An important way ReadyToPlay provides quality is through metadata, which is the descriptive information about the music files, such as artist name, composer, genre, album name and cover art. Metadata is very useful for audiophiles who want to organize their music collections, create custom playlists and view album artwork as songs are played. ReadyToPlay’s ripping software cross-checks metadata against four professional music databases, including one used by Amazon: AMG or “All Music Guide.” This multiple database approach generates thorough and consistent metadata. “So what’s great is Sheryl Crow comes up spelled right as Sheryl Crow. In classical music, the artist is always the conductor and it’s never Wolfgang Mozart – that’s under a composer field. So we have very high levels of accurate data,” he said.

ReadyToPlay also rips CDs to multiple file formats according to customer requirements. For instance, MP3 is commonly used for iPods, while full-fidelity, lossless formats like AIFF, Apple Lossless or FLAC are used for home stereo systems. Lossless formats are larger. A CD in MP3 format takes up about 150 megabytes of storage, while a CD in lossless format takes up to 600 megabytes. With multiple formats and CD collections numbering in the hundreds and thousands, the data adds up.

Customers are thrilled. Their whole CD collection which was a wall of CDs is now boiled down to a small, portable disk drive.
– Jeff Tedesco

ReadyToPlay Relies on Seagate Storage

The ripping process starts with a customer emptying his or her CD changer or case holder into a box and shipping them to ReadyToPlay. Once at the company’s facility, the CDs are loaded into robots that hold 600 CDs each. Then ripping commences. After the audio files are created and metadata is cross-checked and honed, the jobs are typically stored on Seagate FreeAgent Go portable external hard drives and shipped back to the customer with their CDs. “Love those portable drives,” said Tedesco. “We will put a person’s entire collection on one of those drives and be able to send it back. It’s literally amazing. We will get six boxes of CDs and what comes back is a three inch by five inch mini hard drive with all their files in lossless format. And customers are thrilled. Their whole CD collection which was a wall of CDs is now boiled down to a small, portable disk drive.”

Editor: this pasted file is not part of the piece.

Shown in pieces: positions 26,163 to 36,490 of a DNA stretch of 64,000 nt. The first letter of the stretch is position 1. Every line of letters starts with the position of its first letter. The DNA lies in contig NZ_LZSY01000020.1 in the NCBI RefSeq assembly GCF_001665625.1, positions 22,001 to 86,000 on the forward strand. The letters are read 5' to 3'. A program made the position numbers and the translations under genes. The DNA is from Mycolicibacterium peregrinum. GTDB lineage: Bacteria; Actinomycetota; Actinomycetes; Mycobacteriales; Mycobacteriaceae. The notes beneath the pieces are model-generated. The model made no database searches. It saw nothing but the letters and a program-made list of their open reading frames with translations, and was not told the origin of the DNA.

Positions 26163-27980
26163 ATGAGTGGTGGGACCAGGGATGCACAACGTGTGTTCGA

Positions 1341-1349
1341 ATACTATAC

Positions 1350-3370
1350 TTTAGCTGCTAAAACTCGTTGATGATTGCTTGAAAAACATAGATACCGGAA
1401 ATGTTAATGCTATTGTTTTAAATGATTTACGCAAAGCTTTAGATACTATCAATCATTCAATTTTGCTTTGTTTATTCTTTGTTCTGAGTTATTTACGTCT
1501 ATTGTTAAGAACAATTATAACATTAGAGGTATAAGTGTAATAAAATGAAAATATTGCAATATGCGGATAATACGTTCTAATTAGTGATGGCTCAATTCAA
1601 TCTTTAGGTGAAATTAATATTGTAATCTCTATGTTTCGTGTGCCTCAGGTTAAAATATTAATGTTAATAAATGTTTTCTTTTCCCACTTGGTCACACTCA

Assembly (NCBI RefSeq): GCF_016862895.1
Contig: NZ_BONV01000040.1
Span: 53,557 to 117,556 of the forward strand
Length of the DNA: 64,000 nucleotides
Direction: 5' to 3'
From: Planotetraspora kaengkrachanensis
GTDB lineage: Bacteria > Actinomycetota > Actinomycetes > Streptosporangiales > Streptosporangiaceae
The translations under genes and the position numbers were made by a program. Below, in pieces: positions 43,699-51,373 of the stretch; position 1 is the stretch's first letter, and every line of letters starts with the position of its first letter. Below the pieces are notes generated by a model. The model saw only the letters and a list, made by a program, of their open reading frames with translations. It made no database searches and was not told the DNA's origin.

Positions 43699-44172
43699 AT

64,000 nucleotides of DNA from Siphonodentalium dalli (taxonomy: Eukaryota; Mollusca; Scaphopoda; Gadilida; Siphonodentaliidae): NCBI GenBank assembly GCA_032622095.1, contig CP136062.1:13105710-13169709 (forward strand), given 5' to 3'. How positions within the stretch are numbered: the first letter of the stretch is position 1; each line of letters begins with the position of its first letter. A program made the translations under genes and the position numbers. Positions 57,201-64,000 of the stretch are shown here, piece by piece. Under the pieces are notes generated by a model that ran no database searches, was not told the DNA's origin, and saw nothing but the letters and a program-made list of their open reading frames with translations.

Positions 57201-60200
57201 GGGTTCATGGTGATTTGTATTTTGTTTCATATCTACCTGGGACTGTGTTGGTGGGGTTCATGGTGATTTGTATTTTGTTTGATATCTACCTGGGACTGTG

“Having a reliable drive to put the customer jobs on is really important. I’ve never had a failure on a Seagate portable drive. It’s a name brand people trust and love. Some other companies might use drives that they build to try to save some money. I don’t want to do that. It’s just not worth it. I’m all about quality, so I just take the best name brand drive I can get and do the best quality work that we can.”

At its facility, ReadyToPlay backs up jobs on a Seagate BlackArmor NAS (networked-attached storage) 440 server for 30 days. “If they’re lost in transit, we still have a copy here and can recover them. We’ve never had anything happen, but it’s a matter of policy that we back up every job,” he said. The BlackArmor NAS 440 is RAID 5 protected and scales from one to eight terabytes of room to accommodate growing storage requirements.

Next Step – Audio Recognition Technology?

As a potential future service, ReadyToPlay is exploring automated audio recognition technology for CDs with custom music mixes. Identifying songs on these homemade CDs is currently not possible. But this new technology would analyze each song’s audio profile and beats per minute to figure out what it is. “We’re kind of looking into some partnerships to help us do that,” said Tedesco. “It’s really advanced.”

ReadyToPlay sells its services through Magnolia Audio Video stores, through a national network of custom AV equipment installers and direct via its website. In addition to audio CDs, the company also rips video DVDs to the Kaleidescape System, which is the only legal platform currently available for importing DVDs.


 Copyright © 2010 Apropos LLC. All rights reserved.